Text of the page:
I've been banging down so many bowls of late that I'm way behind in the posting backlog. This one was another shop that Brian and I hit up on one of our weekly ramen dates a little while back Circumstances took us to the vicinity of Tokyo station, right into the belly of the bureaucratic banking beast, so we did a quick magazine check to look for options in the area. "Tokyo Miso Ramen" looked promising, so we set out to search...
...and search, and search. We did loops of the nearly shuttered office district before finally locating the right address...in another shuttered office building? We entered with skepticism...
Traipsed through the semi-destitute underground mall with more skepticism...
...and finally found our target on a forlorn corner of a food court aimed at quick business lunches.
Despite it being dinner time, we were alone in the shop with a single female cook. In a hidden underground location, the only customers are going to be salarymen in the building and chumps like us toting ramen magazines, since there's essentially no chance of passerby foot traffic.
What makes Tokyo Miso Ramen unique is something called Aspergillus Oryzae. Asphinctersayswhat. That most appetizing of words, Aspergillus Oryzae is some kind of bacteria that was apparently one of the most common agents used for the slow fermenting of soybean paste into miso back in the 1700s when Tokyo was still known as Edo. Lots of shops take great pride in their use of domestic wheat flour, domestic pork, domestic vegetables, and other ingredients, but when your gimmick is "domestic bacteria," it's gone a bit far, no?
Regardless of the bacteria, what comes out is, well, a pretty basic bowl of miso ramen. Thinnish soup, cheap looking onions and bean sprouts, and more or less what you'd expect at any neighborhood joint.
But you've only seen the half of it. This isn't your average miso ramen. This miso ramen is "high collar."
"High collar" is a Japanese-English term for "classy" that dates back to the 19th century, indicating a fancy western quality to one's bearing during the heady days of Meiji modernization. In miso ramen terms however, it means a generous helping of parmesan cheese. Duh. I actually always thought that "Hai karaa" meant "high calorie" which I guess makes sense in this context.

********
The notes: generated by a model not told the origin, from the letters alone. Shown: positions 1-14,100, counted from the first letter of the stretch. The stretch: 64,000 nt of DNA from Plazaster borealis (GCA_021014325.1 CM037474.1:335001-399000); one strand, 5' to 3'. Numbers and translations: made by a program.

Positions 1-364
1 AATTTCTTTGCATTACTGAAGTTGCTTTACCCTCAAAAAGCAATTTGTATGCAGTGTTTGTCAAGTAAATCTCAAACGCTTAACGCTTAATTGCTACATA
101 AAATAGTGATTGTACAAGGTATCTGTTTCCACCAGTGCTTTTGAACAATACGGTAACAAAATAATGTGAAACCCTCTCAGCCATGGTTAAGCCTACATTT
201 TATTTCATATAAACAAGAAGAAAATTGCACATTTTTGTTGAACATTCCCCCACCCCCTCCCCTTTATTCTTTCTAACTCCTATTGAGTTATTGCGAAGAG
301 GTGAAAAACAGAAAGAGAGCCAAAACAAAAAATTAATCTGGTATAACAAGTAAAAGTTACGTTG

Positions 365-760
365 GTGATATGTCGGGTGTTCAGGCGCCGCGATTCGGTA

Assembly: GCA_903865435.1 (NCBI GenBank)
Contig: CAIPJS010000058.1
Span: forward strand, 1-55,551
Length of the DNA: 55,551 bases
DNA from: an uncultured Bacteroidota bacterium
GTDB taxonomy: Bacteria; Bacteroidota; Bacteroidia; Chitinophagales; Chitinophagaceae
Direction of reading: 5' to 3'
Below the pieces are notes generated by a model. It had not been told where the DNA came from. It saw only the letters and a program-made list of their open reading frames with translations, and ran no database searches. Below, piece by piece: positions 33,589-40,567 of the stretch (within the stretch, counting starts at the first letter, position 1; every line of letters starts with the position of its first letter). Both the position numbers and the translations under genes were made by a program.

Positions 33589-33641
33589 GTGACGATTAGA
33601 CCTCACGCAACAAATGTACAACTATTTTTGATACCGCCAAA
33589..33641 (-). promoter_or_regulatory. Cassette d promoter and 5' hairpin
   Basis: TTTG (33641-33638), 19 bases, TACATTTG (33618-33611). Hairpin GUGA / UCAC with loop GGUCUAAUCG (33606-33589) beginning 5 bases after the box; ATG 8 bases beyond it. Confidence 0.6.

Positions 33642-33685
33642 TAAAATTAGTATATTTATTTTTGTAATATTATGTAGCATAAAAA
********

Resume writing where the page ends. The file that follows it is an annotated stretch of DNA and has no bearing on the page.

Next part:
I also got a side of extra spicy onions to toss on top, and the richness of the cheese and the chili helped a bit, but in the end they couldn't disguise the fact that this was still, well, a pretty basic bowl of miso ramen. "It just doesn't have any punch to it," Brian noted, and I agreed. Maybe there was a reason for the fall of the Aspergillus Oryzae fermentation regime in favor of more modern methods?
Nothing about the bowl was bad, it just wasn't the kind of ramen worth the traipse. The noodles were thick, chewy, and slightly above average, but in the end a ramen's lifeblood is it's soup, which was lacking at Tokyo Miso Ramen.
When we left we realized that there was another reason why there were so few customers - it was the shop's last day open. By the time you've read this, Tokyo Miso Ramen is long gone, replaced by a branch of the tantanmen and tofu chain Chinmaya, which to be honest, is probably a step up. It was interesting to see a shop in it's final throes like this, since a barely noticed shuttering only months after opening is probably a more common phenomenon than most would like to admit. Shops like Kururi set the bar for high end miso, and imitators are bound to follow, but most will never match the true innovators, fancy old fashioned bacteria or not. Shops like Tokyo Miso also serve as a warning not just to the fickleness of trends, but also as a sign to take every glossy gushing magazine review with a grain of salt.